- Addresses smaller than a State, including street address, city, county, precinct, zip code, and their equivalent geocodes
- Dates (other than year) for dates directly related to an individual, including birth date, admission date, discharge date, date of death; and all ages over 89 and all elements of dates (including year) indicative of such age, except that such ages and elements may be aggregated into a single category of age 90 or older
- Phone numbers
- Fax numbers
- Electronic mail addresses
- Social Security numbers
- Medical record numbers
- Health plan beneficiary numbers
- Account numbers
- Certificate/license numbers
- Vehicle identifiers and serial numbers, including license plate numbers;
- Device identifiers and serial numbers;
- Web Uniform Resource Locators (URLs)
- Internet Protocol (IP) address numbers
- Biometric identifiers, including finger, retinal and voice prints
- Full face photographic images and any comparable images
- Any other unique identifying number, characteristic, or code (note this does not mean the unique code assigned by the investigator to code the data)
The big question is how to implement the tokenization of protected healthcare information? The short answer is make it a “service” in a service-oriented architecture that talks to a tokenization server (redundant, of course). The tokenization server would contain the 18 or more key protected items and their corresponding tokens. The service would retrieve the protected information temporarily for healthcare applications and updates, but would prevent local storage of the information to maintain control. This tokenization process would be implemented in conjunction with an Enterprise Master Patient Index (EMPI) system for a healthcare organization. The centralized server for protected health information would allow stronger security controls within an organization as well.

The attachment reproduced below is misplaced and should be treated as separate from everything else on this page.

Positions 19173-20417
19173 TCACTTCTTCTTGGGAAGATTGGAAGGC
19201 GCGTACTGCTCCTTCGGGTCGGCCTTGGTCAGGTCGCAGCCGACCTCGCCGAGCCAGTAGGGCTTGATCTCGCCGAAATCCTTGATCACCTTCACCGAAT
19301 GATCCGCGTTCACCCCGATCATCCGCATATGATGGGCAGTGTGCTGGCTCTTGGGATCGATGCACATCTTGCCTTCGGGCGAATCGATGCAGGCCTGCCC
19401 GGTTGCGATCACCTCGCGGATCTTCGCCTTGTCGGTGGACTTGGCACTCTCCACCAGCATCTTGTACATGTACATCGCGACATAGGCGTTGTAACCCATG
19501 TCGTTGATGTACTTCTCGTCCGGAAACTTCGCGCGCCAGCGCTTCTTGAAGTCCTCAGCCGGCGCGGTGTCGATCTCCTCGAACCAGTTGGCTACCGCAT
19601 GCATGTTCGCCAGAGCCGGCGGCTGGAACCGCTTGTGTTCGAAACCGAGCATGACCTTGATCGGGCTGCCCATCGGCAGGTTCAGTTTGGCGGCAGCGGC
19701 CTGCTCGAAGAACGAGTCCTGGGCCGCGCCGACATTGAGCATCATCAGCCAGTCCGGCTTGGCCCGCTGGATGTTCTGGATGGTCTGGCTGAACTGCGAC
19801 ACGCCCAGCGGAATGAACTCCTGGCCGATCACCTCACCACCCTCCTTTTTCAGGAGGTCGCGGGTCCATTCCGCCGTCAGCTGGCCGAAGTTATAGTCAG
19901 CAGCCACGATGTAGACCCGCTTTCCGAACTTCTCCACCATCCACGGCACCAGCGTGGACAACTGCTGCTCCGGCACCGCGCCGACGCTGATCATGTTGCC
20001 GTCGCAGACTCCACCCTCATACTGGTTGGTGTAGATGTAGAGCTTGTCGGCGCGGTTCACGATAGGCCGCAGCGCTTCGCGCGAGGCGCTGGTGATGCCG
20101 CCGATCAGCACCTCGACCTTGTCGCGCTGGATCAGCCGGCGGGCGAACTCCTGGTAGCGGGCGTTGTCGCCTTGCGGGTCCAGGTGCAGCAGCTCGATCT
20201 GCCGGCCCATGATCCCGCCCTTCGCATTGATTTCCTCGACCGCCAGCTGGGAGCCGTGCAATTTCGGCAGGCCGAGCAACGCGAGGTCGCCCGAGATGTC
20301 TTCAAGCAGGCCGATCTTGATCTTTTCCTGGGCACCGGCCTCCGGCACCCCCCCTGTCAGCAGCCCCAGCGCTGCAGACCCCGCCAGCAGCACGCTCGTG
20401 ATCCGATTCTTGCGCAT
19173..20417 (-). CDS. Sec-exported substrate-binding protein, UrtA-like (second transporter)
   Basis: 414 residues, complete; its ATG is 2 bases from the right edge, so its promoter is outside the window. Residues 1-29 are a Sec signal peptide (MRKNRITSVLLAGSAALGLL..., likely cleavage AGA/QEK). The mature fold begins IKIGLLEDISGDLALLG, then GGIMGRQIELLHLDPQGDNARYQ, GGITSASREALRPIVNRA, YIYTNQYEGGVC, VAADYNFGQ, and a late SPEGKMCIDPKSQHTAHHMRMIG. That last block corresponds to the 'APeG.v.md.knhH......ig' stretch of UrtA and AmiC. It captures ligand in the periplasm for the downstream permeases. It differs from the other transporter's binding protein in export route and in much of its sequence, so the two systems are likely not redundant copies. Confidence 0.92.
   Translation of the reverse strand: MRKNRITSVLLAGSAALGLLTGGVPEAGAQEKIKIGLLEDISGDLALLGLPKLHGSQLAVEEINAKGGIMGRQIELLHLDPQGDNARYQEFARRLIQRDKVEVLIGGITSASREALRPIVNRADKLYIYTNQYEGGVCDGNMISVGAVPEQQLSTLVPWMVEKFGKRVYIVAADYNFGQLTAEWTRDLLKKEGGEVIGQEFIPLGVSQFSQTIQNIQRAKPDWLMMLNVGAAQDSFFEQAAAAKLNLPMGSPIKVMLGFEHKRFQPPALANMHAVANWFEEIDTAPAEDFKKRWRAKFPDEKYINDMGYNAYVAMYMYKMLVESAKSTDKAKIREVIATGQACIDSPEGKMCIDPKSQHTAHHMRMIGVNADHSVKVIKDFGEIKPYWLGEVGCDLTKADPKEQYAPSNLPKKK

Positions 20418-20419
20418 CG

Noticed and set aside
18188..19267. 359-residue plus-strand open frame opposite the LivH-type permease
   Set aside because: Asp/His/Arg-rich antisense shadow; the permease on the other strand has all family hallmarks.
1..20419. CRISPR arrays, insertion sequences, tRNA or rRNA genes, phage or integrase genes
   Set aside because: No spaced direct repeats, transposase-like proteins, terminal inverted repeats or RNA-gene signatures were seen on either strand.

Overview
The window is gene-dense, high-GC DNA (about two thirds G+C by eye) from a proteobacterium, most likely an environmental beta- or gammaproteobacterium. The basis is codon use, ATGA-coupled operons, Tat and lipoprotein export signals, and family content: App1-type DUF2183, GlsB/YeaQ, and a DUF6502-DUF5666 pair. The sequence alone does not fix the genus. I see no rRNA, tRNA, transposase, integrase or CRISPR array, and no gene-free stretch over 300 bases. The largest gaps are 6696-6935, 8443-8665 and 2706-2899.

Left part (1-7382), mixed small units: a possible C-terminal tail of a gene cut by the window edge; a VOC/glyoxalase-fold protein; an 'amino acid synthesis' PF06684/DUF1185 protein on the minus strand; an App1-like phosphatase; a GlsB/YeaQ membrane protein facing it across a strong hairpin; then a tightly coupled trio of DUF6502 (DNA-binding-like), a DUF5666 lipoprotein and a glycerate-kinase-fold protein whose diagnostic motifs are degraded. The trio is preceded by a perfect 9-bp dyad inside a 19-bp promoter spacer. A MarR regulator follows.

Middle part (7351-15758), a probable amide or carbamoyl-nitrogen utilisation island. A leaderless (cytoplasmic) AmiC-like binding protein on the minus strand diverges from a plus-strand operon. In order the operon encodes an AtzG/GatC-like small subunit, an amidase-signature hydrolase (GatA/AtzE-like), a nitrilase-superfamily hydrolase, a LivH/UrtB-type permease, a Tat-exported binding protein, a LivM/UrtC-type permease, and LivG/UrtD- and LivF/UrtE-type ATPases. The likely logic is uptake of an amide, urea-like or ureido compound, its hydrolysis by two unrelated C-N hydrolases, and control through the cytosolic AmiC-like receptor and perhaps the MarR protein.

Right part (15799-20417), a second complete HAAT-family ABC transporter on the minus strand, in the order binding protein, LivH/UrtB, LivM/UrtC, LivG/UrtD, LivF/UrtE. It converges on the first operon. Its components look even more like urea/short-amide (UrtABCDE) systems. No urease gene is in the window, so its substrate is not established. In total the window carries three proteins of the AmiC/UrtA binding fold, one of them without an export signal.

An implementation of tokenization will be a step-by-step process for a large healthcare organization and it will need to become seamless to key applications delivering patient information within security guidelines. Some of the key steps to implementation will include:
- Data discovery – creating an inventory to discover all of the places where protected healthcare information currently exists
- Legacy data conversion – an examination of the databases, data warehouses and side systems in use throughout the organization
- Token development and format – creating tokens in a way that fits easily into existing systems and doesn’t create confusion for other identifying numbers
- Business rules modifications – modifying existing healthcare or medical records application software to use the tokenization service versus storing the patient information locally.
Will there be challenges from implementing tokenization? Most certainly, however the risks and the potential for costs associated with the loss of regulated data can be exponential. Let’s take a lesson from the credit card industry and address this critical issue before it becomes a legislated issue.
If you would like to discuss this tokenization idea or other healthcare-related topics, please stop by Perficient’s booth (#3681) at HIMSS on Monday, February 21, 2011 from 1:30 p.m. to 3:00 p.m. or Tuesday, February 22, 2011 from 2:00 – 5:00 p.m. See you there!